The President of the Republic of North Macedonia, Stevo Pendarovski, addressed today the CIVIL Conference “Between Aspirations and Reality”, on the occasion of the 20th anniversary of the founding of the civic association.
President Pendarovski expressed the expectation that in the period ahead we will continue to build a democratic state in which the success of one will not be at the expense of the success of the other and in which the laws will apply to everyone – equally.
The following is the integral text of the address.
Distinguished members and supporters of CIVIL,
Respected guests, media representatives, dear friends,
On December 10th, 1948, almost 71 years ago, the United Nations General Assembly adopted the Universal Declaration of Human Rights, confirming that recognition of dignity and equal and unalienable rights of all humanity are the foundations of freedom, justice and peace in the world. Only two years later, December 10th was declared International Human Rights Day.
Today, there is almost no constitution in the world that, at least formally, has not incorporated the provisions of the Universal Declaration, which, unfortunately, are not always and everywhere applied and respected. There is no better way to prepare for this important international day than to pay tribute and recognition to those individuals and organizations who have been fighting for human rights and freedoms in North Macedonia for years.
One of the most active civic associations in this field is CIVIL – Center for Freedom, which has been actively promoting and defending human rights and freedoms for 20 years, advocating for sustainable peace and civil reconciliation in the Macedonian society.
CIVIL began to operate in a turbulent time when our country was facing major humanitarian and security challenges. But it did not dwell solely on them, but on trying to offer solutions to the new problems that our society was still facing.
Of the hundreds of successful CIVIL activities and projects, I will highlight just a few that I think are of particular importance.
First, it is the Citizens’ Charter as a reflection of the Universal Declaration. This Charter recognizes that the real participation of citizens in shaping our society is necessary to overcome the greatest challenges, such as poverty, violent extremism, growing inequality and climate change. The Charter is a call for civic activism to take its rightful place in the informal but necessary control over us, politicians and officials, in order to work for the common good.
This Citizen’s Charter, which has been adhered to by many free citizens and civil associations over the years, affirms the rights and freedoms that belong to us all, such as freedom of assembly and association or freedom of expression, under which everyone has the right to share, discuss and promote his views and ideas, to support others’ ideas or express disagreement.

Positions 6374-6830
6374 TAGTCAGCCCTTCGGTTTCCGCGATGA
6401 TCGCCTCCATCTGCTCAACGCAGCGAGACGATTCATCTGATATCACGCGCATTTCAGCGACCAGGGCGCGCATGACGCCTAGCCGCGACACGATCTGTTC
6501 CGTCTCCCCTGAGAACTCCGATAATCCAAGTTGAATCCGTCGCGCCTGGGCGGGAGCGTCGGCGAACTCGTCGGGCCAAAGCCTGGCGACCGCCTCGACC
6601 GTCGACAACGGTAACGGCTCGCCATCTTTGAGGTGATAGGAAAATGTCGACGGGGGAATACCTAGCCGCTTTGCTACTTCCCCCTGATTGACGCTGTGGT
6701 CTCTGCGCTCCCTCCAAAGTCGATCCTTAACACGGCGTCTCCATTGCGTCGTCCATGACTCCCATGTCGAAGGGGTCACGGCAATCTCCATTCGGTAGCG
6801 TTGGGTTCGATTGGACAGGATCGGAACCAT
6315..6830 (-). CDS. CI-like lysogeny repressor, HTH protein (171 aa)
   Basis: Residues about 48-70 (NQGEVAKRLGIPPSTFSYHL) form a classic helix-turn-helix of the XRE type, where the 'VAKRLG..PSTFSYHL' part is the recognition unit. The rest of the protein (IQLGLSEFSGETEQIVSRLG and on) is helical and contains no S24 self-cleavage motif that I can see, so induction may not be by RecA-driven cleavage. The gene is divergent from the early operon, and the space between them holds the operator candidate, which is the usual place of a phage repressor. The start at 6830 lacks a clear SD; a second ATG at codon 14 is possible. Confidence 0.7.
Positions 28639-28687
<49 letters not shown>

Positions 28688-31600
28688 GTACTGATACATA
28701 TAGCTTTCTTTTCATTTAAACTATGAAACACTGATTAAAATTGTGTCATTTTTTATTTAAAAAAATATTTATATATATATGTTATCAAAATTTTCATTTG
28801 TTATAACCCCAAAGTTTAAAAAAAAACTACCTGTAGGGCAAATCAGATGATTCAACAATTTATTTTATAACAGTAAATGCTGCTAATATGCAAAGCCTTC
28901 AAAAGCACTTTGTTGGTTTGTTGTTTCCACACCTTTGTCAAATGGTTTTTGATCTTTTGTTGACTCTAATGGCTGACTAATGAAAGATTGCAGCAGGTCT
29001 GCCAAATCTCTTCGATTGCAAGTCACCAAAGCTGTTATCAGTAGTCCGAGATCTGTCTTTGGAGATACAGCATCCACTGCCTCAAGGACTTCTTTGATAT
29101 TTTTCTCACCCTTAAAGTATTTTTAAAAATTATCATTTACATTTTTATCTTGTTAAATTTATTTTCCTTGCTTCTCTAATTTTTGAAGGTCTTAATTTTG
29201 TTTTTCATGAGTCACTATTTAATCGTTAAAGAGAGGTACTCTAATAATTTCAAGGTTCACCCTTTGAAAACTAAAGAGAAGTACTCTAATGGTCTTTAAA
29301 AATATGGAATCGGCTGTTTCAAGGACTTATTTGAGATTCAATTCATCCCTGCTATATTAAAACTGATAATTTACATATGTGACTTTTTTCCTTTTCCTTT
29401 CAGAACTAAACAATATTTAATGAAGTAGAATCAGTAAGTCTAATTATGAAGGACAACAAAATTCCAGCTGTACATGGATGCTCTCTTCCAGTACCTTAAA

These freedoms are key to CIVIL’s second activity that I want to talk about, namely the commitment to media freedom. In the midst of years of media gloom, CIVIL launched the Civic Lenses project, which aimed at contributing to the liberation and decontamination of the media space and encouraging citizens to build a free society through citizen journalism.
With its Civic Lenses, CIVIL has contributed to strengthening freedom of expression and media literacy. With numerous conferences, forums, campaigns and publications, you are doing a very valuable job – educating the Macedonian public and promoting a culture of dialogue.
Free media is one of the prerequisites for true democracy. And here I come to the third segment that I would like to talk about, namely free democratic elections. For the past 11 years, since 2008, CIVIL has been conducting electoral monitoring with new, effective election observation and civic education methodologies. By advocating for democracy and the rule of law, you incorporate advanced European standards and criteria that are important to European integration in our system.
The fourth group of projects addresses one particularly relevant topic, namely environmental protection. For years we have witnessed the visible negative trends in this area and therefore we must act urgently and in continuity. Pollution and climate change are our reality today, affecting our quality of life, our health, our economic processes, our infrastructure.
A few weeks ago I met with representatives of about a dozen CSOs and initiatives that appealed to me for support in this area. As President, I will publicly call for increased engagement by more authorities to mitigate the negative effects we all feel. I know that CIVIL does a lot of work in this field, and one of the newer projects called “The Greens Are Coming” gives a fresh momentum to the green agenda in North Macedonia.
Ladies and Gentlemen,
By raising public awareness of the real issues and problems that are not always visible on the political front, the civic sector helps citizens shape society and thus directly contributes to our efforts to transform it into a progressive and prosperous state.
I expect that in the period ahead, we will continue to build a democratic state in which the success of one will not be at the expense of the success of the other and in which the laws will apply to everyone – equally. In which the rights and freedoms will be protected instead of privileges. And, at the core of our joint venture for a free and just society, the dignity of the individual and citizen to remain.
Congratulations on your jubilee, congratulations on your persistence and perseverance in these 20 years and I wish you well in the next 120 years.